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A shooting Saturday night at an East Chicago gas station killed a Hammond man and wounded former E.C. Central football star Martayveus "Marty" Carter, 23, a running back who smashed records in Division II college football and recently worked out for a National Football League team.

Brian Thomas, 30, of Hammond, was pronounced dead from a gunshot wound. The manner of death is being ruled as a homicide, according to a news release from the Lake County coroner's office.

Advocate Christ Medical Center in Oak Lawn confirmed Carter is there at the hospital in south suburban Illinois in critical condition. 

East Chicago Detective Sgt. Terence Fife said police were investigating the shooting, which took place late Saturday night or early Sunday morning at the Fuel Star Gas Station near Kennedy Avenue and 149th Street. Photos appear to show the back window of a vehicle was shot out and multiple shell casings on the ground.

A Medico-Legal Death Investigation team was dispatched at 12:58 a.m. to St. Catherine Hospital in East Chicago.

Carter, The Times 2013 Defensive Player of the Year, helped lead East Chicago Central High School football team to its first sectional and regional championships in program history in 2013. The two-way speedster set the high school's all-time tackle record with 505 and scoring mark with 53 touchdowns.

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He went on to play college football at Grand Valley State University in Grand Rapids, Michigan, where he broke the school record for rushing yards and led all of Division II with 1,908 rushing yards and 20 rushing touchdowns in 2016.

He declared for the National Football League's supplemental draft and had recently worked out with the Kansas City Chiefs. Grand Valley State University Lakers football coach Matt Mitchell said all 32 NFL teams had called him about Carter, who rushed for 2,797 yards on 391 carries and caught 19 receptions for 125 yards, racking up 28 total touchdowns during his collegiate career.

"It's devastating," Mitchell said. "He was a good person at heart. He had some highs and some lows. My heart goes out to his family and what they're going through right now."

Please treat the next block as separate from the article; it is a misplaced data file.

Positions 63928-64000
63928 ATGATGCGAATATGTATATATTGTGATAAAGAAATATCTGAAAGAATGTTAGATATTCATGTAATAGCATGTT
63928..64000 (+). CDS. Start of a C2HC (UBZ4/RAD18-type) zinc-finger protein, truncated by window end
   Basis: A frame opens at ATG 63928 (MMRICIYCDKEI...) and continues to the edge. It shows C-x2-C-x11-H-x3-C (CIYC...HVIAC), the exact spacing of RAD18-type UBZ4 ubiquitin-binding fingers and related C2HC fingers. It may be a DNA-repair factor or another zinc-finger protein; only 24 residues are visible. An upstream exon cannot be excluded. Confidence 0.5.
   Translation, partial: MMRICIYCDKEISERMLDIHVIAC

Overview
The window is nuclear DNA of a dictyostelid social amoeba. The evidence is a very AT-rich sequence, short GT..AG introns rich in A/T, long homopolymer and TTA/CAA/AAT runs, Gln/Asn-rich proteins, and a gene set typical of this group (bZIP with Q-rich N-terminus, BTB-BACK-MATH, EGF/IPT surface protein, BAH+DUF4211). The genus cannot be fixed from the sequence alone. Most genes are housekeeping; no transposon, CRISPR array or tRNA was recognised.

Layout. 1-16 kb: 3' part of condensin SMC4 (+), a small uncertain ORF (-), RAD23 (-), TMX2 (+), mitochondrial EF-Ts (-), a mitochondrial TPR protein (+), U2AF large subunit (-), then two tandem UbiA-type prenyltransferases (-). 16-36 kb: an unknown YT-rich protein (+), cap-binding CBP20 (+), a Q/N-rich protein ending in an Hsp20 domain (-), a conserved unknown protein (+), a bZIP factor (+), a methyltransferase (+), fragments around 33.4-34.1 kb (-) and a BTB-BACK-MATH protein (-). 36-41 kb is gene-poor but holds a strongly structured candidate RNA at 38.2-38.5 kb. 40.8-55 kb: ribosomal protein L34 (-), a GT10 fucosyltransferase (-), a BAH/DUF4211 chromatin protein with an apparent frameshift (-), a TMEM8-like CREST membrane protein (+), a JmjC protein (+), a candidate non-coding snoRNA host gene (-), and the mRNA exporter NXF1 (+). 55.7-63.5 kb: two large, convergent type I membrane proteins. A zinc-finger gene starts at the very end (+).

Carter had a 2.5 GPA, was in good academic standing and was one semester away from graduating, but put school on hold to try to pursue a career in the NFL, said Mitchell, who told Carter he would help him finish up his degree at any time in the future. Carter had hired an agent, declared for the supplemental draft and was a free agent who had attracted some attention because of statistics. 

"He was very motivated by the dream of playing in the NFL," Mitchell said. "He was a ferocious competitor when he was carrying the ball. He was the all-time leading rusher at Grand Valley State, which says a lot with the football tradition here."

The first-team All-American, known for his blazing speed, picked up a number of honors at Grand Valley State, including National Offensive Player of the Year, Division II Football Hero of the Week, Great Lakes Intercollegiate Athletic Conference Offensive Back of the Year, GLIAC rushing leader, and Grand Valley State single-season rushing leader. In his last season as a junior, before running into academic issues, the 6-foot-tall, 200-pound running back rushed for a whopping 7.6 yards per carry.

In addition to being a gridiron standout, Carter is a father with two children.

"He and his family, his parents, were part of our program," Mitchell said. "His teammates have been exchanging text messages. They're worried about him right now."

Carter had committed to play Division I college football at Northern Illinois University, a mid-major football program that had reportedly offered him a scholarship, but ultimately never applied to the school or signed a National Letter of Intent.

At East Chicago Central, Carter made history, leading the Cardinals to an 11-3 record and sectional title in 2013 as a running back, linebacker and a kick returner. He was second in career rushing at the school with 3,467 yards who was also known for electrifying kick returns and athletic interceptions that helped clinch postseason wins against Morton and West Side in 2013. He scored four touchdowns on 291 yards rushing in the West Side game, as well as the game-winning 2-yard touchdown against No. 3-ranked New Prairie in the Class 4A regional championship, prompting overjoyed E.C. Central fans to rush the field at Pete Rucinski Field.

He's overcome family trauma, including when his mother Sharon Carter was hit on the streets of East Chicago and dragged for a block while pregnant, an accident that put her in a wheelchair, according to Times archives. Her brother Percy Long, a star football player in California in the late 1980s, was shot dead by a skinhead.

"It's like I'm reliving his life," Martayveus said of his uncle in an interview with The Times in 2013, before he was supposed to head off to play college football at NIU. "I never had a chance to meet him, I know he wishes he could be in my shoes. Instead it's me. That's why I sent him a kiss. Now I'm doing what he would want me to do if he was still on the Earth."

Anyone with video footage, photos or information about this incident should contact Detective Miguel Pena at 219-391-8318. To remain anonymous, call 219-391-8500.

Check back at nwi.com for updates as they become available.

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Business Reporter

Joseph S. Pete is a Lisagor Award-winning business reporter who covers steel, industry, unions, the ports, retail, banking and more. The Indiana University grad has been with The Times since 2013 and blogs about craft beer, culture and the military.